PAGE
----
Need for Solar Energy in India

Chapter 1: Introduction

1.1 Introduction

India is characterized by a high solar insolation and a dense population, which is a perfect combination for utilizing solar power in the country. At present, the country is a world leader as regards wind power generation [2]. With respect to the solar energy segment, a number of large projects have been planed including setting aside an area of about 35,000 km2 in the Thar Desert for solar power generation projects, which has the potential of generating 700 Gigawatts to 2,100 Gigawatts [5]. In addition, the Ministry of New and Renewable Energy has also come up with a plan to implement the Jawaharlal Nehru National Solar Mission (JNNSM) Phase 2 draft policy (see figure 1 below); through this policy, the government of India has the objective of installing 10 Gigawatts of solar power. In the 10 Gigawatts target, central schemes have been allocated 4 Gigawatts whereas the State specific schemes have been allocated 6 Gigawatts [5]. During July 2009, the government disclosed a plan with a budget of US $ 19 billion aimed at producing 20 Gigawatts of solar power by the year 2020. This plan required the compulsory utilization of solar-power applications and equipments in hotels, hospitals and government buildings.

 

Figure 1: phases of the Jawaharlal Nehru National Solar Mission

During November 2009, the government reported that it was prepared to start implementing the National Solar Mission through the National Action Plan on Climate Change, with the aim of generating 1000 Megawatts of solar power by the year 2013 [6]. During the period between August 2011 and July 2012, the grid connected photovoltaics in India increased from 2.5 Megawatts to 1000 Megawatts [1]. The 2011 report published by the GTM Research and BRIDGE TO INDIA pointed out that India has the ideal storm factors needed to facilitate solar photovoltaic (PV) implementation at a significant pace in a period of at least five years [6]. The continuously reducing prices for solar PV panels come at a time when the cost of grid power in the country is increasing steadily. In addition, sufficient solar power resources and government support have also played a pivotal role in accelerating solar power adoption; however, the biggest factor accelerating the adoption of solar power in India is need [2]. This is because Indian has a growing economy characterized by a growing middle class size; as a result, the country is currently facing a significant electricity deficit of about 10-13% of the daily electricity required [6].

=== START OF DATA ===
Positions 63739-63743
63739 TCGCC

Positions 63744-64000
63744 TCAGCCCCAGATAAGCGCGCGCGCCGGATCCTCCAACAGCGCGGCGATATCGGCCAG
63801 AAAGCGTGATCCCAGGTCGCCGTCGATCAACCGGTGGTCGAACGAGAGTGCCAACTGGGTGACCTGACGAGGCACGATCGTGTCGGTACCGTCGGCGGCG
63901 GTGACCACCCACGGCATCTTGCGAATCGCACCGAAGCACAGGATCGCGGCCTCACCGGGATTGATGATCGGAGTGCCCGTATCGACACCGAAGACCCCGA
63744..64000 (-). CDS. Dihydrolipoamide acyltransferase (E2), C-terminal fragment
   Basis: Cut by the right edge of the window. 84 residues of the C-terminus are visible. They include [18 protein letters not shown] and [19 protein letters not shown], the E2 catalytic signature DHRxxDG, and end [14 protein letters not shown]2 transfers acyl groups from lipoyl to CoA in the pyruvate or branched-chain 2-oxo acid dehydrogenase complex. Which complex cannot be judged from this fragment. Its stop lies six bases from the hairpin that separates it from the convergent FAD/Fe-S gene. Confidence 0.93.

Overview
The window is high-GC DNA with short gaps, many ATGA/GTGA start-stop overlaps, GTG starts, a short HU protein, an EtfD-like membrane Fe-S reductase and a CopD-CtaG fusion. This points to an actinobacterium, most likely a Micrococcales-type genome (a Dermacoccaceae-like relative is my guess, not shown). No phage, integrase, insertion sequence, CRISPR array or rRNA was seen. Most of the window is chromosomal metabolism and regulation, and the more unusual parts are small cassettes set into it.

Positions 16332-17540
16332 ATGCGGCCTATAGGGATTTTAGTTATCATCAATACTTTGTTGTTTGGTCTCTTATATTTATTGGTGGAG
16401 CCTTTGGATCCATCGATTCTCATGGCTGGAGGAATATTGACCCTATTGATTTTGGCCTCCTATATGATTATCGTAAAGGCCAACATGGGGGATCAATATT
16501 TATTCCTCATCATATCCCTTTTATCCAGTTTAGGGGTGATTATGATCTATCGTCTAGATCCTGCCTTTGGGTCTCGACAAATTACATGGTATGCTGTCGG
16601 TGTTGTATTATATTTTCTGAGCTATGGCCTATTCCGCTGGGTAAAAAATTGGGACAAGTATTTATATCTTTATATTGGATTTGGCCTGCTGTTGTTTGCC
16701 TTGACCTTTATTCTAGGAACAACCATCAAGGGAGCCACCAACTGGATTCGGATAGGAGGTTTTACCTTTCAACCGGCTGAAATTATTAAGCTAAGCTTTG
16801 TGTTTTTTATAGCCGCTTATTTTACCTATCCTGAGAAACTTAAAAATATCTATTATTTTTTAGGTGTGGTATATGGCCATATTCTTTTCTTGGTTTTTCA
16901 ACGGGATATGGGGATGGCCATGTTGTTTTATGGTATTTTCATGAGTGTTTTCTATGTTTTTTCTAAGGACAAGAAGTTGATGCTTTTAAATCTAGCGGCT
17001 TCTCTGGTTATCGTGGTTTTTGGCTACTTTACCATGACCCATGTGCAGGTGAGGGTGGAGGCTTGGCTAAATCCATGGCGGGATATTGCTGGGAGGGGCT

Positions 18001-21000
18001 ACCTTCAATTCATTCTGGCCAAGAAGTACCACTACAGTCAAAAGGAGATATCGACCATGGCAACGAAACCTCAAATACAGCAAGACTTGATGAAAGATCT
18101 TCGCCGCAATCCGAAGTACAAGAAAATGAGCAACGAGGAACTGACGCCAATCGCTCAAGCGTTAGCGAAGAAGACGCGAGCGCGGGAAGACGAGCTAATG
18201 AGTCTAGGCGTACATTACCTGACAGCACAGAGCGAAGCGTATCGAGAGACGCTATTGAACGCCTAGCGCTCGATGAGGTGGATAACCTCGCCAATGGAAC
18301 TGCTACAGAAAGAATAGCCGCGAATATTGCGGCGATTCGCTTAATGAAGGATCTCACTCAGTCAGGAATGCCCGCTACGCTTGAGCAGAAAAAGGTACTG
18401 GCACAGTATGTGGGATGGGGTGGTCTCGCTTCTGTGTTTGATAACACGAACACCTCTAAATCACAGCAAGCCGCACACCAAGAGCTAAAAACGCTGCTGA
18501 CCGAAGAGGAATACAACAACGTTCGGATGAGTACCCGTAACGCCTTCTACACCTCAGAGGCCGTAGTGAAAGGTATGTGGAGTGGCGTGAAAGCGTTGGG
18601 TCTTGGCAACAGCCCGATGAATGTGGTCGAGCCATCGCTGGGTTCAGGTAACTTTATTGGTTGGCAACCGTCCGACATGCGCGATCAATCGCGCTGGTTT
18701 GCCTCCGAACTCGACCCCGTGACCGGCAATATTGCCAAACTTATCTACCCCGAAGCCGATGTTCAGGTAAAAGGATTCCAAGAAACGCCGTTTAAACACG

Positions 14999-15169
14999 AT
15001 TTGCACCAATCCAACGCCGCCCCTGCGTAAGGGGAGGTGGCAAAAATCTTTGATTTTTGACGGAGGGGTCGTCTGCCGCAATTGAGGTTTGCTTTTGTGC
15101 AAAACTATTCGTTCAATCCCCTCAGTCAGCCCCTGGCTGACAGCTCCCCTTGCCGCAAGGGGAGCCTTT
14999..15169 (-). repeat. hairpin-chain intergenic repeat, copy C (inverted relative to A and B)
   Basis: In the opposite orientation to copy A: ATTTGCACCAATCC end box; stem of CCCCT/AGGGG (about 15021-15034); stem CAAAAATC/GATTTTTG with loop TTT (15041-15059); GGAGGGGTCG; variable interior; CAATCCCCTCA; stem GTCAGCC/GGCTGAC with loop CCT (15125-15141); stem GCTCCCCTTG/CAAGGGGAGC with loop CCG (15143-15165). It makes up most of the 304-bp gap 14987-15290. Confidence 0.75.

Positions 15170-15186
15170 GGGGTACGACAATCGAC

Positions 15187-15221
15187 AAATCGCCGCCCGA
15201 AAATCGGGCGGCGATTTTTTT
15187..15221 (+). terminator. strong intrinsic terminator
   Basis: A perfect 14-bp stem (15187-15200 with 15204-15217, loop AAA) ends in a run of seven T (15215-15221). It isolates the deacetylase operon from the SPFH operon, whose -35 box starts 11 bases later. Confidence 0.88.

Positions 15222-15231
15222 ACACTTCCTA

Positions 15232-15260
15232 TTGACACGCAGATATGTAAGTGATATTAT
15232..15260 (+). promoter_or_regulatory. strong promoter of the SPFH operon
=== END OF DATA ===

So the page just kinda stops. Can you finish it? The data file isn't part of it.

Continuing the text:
India has 300 clear and sunny days yearly, making its theoretical solar power reception to be nearly 5000 Petawatt-hours annually (PWh/yr), that is, on India’s land area only [4]. The average solar energy incident on a daily basis in India ranges from 4-7 Kilowatt-hr per square meter (kWh/m2); this depends on location [3]. In 2007, the total solar energy production in India was less than 1 percent of India’s total demand for energy. By 2005, the amount of solar energy funded by the government amounted to 6.4 MW-yr [2]. By December2010, the grid connected solar PV was only 10 MW. Nevertheless, India was ranked first with respect to the solar energy produced per watt installed; India has a solar insolation of 1700-1900 Kilowatt hours per Kilowatt peak. In 2010 and 2011, 25.1 MW and 468.3 MW were added respectively [2]. As of March 2013, India had a grid connected solar PV of 1686 MW, which relatively lower compared to Germany’s 34,000 MW of PV installations capacity [5] India is expecting that by 2017, there will be an extra 10,000 MW, and have 20,000 MW as of 2022 [2].

This study seeks to explore the potential of India with regard to the production of solar power. Currently, more than 400 million people living in the rural areas lack access to electricity and are still relying on kerosene for cooking and lighting up their homes. This indicates the high demand for electricity amid a supply shortage [2]. In addition to other renewable sources of energy, the potential for production of solar energy is the highest; this is because India experiences about 300 days of clear and sunny weather in most parts of the country and the annual solar radiation ranges between 1600 and 2200 KWh/m2 [3].